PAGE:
Etymology
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blanch (v.1)
c. 1400, transitive, "to make white, cause to turn pale," from Old French blanchir "to whiten, wash," from blanc "white" (11c.; see blank (adj.)). In early use also "to whitewash" a building, "to remove the hull of (almonds, etc.) by soaking." Intransitive sense of "to turn white" is from 1768. Related: Blanched; blanching.
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blank (adj.)

early 13c., "white, pale, colorless," from Old French blanc "white, shining," from Frankish *blank "white, gleaming," or some other Germanic source (compare Old Norse blakkr, Old English blanca "white horse;" Old High German blanc, blanch; German blank "shining, bright"), from Proto-Germanic *blangkaz "to shine, dazzle," extended form of PIE root *bhel- (1) "to shine, flash, burn," also "shining white."

Meaning "having empty spaces" evolved c. 1400. Sense of "void of expression" (a blank look) is from 1550s. Spanish blanco, Italian bianco are said to be from Germanic. Related: Blankly, blankness.

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fern (n.)

Old English fearn "fern," from Proto-Germanic *farno- (source also of Old Saxon farn, Middle Dutch vaern, Dutch varen, Old High German farn, German Farn). Watkins and other sources propose an etymology on the notion of "having feathery fronds" from a possible PIE *por-no- "feather, wing" (source also of Sanskrit parnam "feather, leaf;" Lithuanian papartis "fern;" Russian paporot'; Greek pteris "fern"), a proposed suffixed form of the root *per- (2) "to lead, pass over," on the notion of "that which carries a bird in flight."

The plant's ability to appear as if from nothing accounts for the ancient belief that fern seeds conferred invisibility (1590s). Filicology "science or study of ferns" (1848) is from Latin filix "fern."

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WASP (n.)
acronym for White Anglo-Saxon Protestant, by 1955.
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magnesium (n.)

silvery-white metallic element, 1808, coined by English chemist Sir Humphry Davy from the white alkaline earth magnesia (q.v.), in which it was found. With metallic element ending -ium.

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whiteness (n.)
Old English hwitnes; see white (adj.) + -ness.
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bleach (v.)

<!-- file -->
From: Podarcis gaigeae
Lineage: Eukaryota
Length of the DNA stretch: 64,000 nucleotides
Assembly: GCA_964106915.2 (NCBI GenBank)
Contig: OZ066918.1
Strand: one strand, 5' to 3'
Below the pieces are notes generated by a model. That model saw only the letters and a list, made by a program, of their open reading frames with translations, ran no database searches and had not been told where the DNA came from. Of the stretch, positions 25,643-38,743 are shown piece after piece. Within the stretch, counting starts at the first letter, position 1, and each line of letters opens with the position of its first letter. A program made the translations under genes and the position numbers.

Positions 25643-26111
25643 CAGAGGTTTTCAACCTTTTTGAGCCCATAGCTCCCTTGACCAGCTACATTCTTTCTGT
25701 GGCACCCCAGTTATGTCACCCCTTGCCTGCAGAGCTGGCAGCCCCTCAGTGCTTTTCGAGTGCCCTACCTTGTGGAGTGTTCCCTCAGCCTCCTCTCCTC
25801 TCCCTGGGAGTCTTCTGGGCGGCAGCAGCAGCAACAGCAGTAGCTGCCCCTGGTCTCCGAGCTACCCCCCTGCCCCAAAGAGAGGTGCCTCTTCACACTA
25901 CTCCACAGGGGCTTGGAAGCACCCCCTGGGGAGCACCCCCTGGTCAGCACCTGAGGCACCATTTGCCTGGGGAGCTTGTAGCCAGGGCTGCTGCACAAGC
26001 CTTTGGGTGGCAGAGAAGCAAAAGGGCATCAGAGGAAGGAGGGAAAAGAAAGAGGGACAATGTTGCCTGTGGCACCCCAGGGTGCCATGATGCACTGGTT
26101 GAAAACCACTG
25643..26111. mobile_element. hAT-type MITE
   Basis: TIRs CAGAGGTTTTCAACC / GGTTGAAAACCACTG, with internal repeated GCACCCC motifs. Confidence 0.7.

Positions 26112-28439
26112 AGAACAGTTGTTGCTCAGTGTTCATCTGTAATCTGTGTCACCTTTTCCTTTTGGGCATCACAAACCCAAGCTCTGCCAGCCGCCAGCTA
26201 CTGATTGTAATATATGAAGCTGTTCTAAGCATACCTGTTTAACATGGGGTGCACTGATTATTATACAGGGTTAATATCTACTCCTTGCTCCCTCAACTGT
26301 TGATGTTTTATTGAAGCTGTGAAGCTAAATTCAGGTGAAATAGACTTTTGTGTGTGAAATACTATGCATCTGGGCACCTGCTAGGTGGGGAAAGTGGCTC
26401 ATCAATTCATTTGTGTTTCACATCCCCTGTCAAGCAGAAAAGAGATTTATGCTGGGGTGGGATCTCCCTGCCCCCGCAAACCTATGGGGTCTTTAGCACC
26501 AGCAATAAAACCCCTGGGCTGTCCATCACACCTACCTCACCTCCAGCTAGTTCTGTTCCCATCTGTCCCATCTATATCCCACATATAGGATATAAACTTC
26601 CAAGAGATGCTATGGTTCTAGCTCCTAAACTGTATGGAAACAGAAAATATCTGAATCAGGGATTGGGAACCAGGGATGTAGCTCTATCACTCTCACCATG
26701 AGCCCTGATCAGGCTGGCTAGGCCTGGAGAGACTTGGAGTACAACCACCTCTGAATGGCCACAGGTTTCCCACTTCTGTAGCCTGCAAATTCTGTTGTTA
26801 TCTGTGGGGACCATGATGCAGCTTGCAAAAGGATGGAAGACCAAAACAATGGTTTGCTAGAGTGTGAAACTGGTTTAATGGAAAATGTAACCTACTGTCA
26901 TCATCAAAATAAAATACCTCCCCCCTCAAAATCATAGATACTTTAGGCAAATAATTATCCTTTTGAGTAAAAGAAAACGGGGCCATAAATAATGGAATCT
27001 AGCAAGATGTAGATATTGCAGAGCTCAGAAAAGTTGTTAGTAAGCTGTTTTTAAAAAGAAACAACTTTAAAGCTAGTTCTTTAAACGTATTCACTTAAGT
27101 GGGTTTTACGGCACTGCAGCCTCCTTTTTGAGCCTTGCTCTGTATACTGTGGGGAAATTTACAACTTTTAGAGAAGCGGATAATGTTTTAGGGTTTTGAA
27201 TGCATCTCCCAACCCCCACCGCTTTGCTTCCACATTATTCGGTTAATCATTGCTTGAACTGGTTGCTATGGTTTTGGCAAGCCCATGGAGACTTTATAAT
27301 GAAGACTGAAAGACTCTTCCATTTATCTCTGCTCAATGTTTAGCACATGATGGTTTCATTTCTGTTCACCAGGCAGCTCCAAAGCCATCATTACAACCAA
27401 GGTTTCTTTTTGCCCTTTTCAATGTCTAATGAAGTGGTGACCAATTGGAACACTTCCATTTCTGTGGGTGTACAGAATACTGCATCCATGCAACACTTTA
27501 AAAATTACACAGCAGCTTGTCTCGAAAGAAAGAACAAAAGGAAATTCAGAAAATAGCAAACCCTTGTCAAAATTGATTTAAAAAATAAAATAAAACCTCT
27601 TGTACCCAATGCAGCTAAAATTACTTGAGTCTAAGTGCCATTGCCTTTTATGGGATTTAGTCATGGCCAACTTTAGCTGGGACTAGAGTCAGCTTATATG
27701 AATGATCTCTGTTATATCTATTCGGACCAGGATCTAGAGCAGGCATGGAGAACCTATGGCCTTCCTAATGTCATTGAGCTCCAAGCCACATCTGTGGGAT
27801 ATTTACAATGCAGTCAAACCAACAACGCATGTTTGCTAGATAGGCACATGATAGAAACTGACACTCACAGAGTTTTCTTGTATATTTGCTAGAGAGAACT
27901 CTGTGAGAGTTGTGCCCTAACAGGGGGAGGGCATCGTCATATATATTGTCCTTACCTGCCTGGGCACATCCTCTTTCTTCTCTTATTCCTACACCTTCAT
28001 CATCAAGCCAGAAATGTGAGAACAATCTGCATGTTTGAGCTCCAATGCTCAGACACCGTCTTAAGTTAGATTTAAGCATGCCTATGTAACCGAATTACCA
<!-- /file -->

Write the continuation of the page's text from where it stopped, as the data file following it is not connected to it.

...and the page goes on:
Old English blæcan, of cloth or fabric, "to make white by removing color, whiten" (by exposure to chemical agents or the sun), from Proto-Germanic *blaikjan "to make white" (source also of Old Saxon blek, Old Norse bleikr, Dutch bleek, Old High German bleih, German bleich "pale;" Old Norse bleikja, Dutch bleken, German bleichen "to make white, cause to fade"), from PIE root *bhel- (1) "to shine, flash, burn," also "shining white."

The same root probably produced black, perhaps because both black and white are colorless, or because both are associated in different ways with burning. Compare Old English scimian meaning both "to shine" and "to dim, grow dusky, grow dark," which is related to the source of shine. Intransitive sense "become white" is from 1610s. Related: Bleached; bleaching. The past participle in Middle English was sometimes blaught.

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candidate (n.)

"person who seeks or is put forward for an office by election or appointment," c. 1600, from Latin candidatus "one aspiring to office," originally "white-robed," past participle of candidare "to make white or bright," from candidus past participle of candere "to shine," from PIE root *kand- "to shine." White was the usual color of the Roman toga, but office-seekers in ancient Rome wore a gleaming white toga (togacandida), probably whitened with fine powdered chalk, presumably to indicate the purity of their intentions in seeking a role in civic affairs.

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blueprint (n.)
also blue-print, 1882, from blue (adj.1) + print (n.). The process uses blue on white, or white on blue. Figurative sense of "detailed plan" is attested from 1926. As a verb by 1939.
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